The Eastern European nation of Crimea has recently attracted media and political attention for reasons that are truly far from appealing.
It has been the centre of a geopolitical tug-of-war between Russia and the Ukraine, with outside involvement from a variety of other nations. The headlines revolved around Russia’s assumption of control over Crimea amid highly controversial circumstances.
Those circumstances appear to have not gotten in the way of the Russian government’s ambitions for the region. Among those ambitions are the creation of a gaming zone, something the government recently announced.
President Vladimir Putin put forward a bill that, if passed, would establish a gaming zone in the region. Russia currently has four such zones that were established after President Putin passed anti-gambling laws in 2009. Those zones are located in Vladivostok, the Altai region, the southern Krasnodar region, and Kaliningrad in northeastern Europe.
Russia may be hoping that it can use the popularity of gaming, including poker, in Eastern and continental Europe to boost Crimea’s economy in the midst of the past months’ events. Major poker events such as the Eureka Poker Tour have taken place throughout central and Eastern Europe and have attracted great success in recent years.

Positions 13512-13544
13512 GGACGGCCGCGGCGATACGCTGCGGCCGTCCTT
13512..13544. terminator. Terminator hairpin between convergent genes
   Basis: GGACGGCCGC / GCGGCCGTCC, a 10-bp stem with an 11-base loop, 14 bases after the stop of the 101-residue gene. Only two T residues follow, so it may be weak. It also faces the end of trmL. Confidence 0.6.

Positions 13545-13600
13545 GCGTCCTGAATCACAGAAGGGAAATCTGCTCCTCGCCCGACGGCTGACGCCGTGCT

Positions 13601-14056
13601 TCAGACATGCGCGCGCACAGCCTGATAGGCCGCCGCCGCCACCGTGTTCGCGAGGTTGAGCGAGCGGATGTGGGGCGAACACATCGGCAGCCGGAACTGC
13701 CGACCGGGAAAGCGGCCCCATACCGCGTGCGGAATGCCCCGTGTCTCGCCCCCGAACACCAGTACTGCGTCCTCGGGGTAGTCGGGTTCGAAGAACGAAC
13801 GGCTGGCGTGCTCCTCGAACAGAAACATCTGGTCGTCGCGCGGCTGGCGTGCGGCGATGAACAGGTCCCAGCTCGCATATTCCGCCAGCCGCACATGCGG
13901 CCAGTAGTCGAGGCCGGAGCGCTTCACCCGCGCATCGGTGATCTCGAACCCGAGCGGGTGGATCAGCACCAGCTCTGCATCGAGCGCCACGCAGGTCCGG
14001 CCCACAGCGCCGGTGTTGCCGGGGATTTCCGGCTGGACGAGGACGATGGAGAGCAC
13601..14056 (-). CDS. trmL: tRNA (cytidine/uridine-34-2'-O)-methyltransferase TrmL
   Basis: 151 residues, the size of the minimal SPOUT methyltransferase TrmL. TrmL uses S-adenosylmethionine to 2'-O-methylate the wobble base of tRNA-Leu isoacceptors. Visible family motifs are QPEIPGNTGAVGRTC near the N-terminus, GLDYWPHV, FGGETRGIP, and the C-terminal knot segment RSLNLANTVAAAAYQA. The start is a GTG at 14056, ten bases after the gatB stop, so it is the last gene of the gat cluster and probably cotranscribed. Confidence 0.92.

Poker has also been gaining popularity in Ukraine, which previously had control of Crimea and is still recognised by some nations and entities as the region’s rightful government. Headlines were made in the online poker world back in February when the Russian Poker Tour Main Event in the Ukranian capital of Kiev was abruptly stopped due to safety concerns related to unrest in the city.
International condemnation of Russian rule of Crimea may hinder any potential of the region becoming a European gaming hotspot. However, it may be successful in attracting Russians who may be enticed by the possibility of unrestricted gaming, a warmer climate, and the picturesque Black Sea.
The Russian bill for the establishment of a gaming zone in Crimea is certainly a highly-intriguing one. While the bill will likely pass through the Russian parliament with little opposition, the creation of gaming establishments in Crimea will likely not occur for quite some time.